Thailand: Legal Framework For Cryptocurrencies Comes Into Force
A legal framework for cryptocurrencies has come into effect by royal decree in Thailand, bringing them under the aegis of the country’s SEC.
A regulatory framework for cryptocurrencies has come into effect by royal decree in Thailand, the Bangkok Post reported Sunday, May 13. The 100-section law, published yesterday in the country’s Royal Gazette, defines cryptocurrencies as “digital assets and digital tokens,” and brings them under the regulatory jurisdiction of the Thai Security Exchange Commission (SEC).
The Bangkok Post quotes Thai Finance Minister Apisak Tantivorawong as saying that the new measures are not intended to prohibit cryptocurrencies or Initial Coin Offerings (ICOs). The Finance Minister’s position reiterates that of the country’s SEC, which has been broadly supportive of ICOs, as long as they are regulated.
With the royal decree now in force, sellers of digital assets or tokens must register with the SEC within 90 days. As per the Bangkok Post, failure to do so carries a penalty of up to twice the value of the unauthorized digital transaction, or at least 500,000 baht (about $15,700). Noncompliant sellers could also face a jail sentence of up to two years.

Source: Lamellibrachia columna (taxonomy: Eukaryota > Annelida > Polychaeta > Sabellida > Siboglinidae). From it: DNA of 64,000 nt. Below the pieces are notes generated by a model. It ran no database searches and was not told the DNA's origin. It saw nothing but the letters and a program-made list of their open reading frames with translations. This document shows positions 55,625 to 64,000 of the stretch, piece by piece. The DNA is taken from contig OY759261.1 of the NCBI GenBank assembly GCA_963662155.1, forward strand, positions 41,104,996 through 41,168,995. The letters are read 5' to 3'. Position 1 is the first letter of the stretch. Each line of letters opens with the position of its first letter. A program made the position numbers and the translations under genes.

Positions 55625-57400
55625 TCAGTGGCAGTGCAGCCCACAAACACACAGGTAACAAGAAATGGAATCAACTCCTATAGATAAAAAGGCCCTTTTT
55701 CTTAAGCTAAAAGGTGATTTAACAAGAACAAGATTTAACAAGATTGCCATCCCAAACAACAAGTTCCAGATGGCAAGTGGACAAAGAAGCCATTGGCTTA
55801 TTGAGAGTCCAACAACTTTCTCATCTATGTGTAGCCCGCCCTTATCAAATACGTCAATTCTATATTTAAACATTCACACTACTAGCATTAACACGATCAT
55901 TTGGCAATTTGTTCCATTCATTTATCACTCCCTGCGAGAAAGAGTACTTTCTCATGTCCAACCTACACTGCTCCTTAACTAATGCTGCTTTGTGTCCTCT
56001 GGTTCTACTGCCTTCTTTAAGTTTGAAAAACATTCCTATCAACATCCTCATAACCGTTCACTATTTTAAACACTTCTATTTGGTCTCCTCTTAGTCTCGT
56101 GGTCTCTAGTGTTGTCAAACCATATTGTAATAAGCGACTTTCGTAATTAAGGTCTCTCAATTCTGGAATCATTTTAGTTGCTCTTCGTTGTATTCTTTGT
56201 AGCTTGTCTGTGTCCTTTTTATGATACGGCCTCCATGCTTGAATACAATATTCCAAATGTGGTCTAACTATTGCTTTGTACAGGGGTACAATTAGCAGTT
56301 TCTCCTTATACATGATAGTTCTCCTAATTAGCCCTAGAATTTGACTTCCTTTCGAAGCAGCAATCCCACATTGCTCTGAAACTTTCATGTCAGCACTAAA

The Finance Ministry and SEC will now expand the framework and require all domestic crypto exchanges, as well as independent crypto brokers and dealers, to register with relevant authorities as stipulated by the royal decree.
Minister Tantivorawong emphasized that the measures focus on investor protection, as well as preventing the use of cryptocurrencies for criminal activities, money laundering and tax avoidance.
The decree has undergone several revisions since it was first introduced in draft form this March. Pending the finalized regulations, uncertainty caused the Thai central bank to prohibit domestic banks from crypto trading and investment in February of this year. That same month, regulatory uncertainty also caused the Thai Digital Asset Exchange (TDAX) to halt ICO trading and registration temporarily. Crypto exchanges themselves have meanwhile been allowed to operate freely. In late March, the Ministry announced its long-awaited finalized tax framework for cryptocurrencies.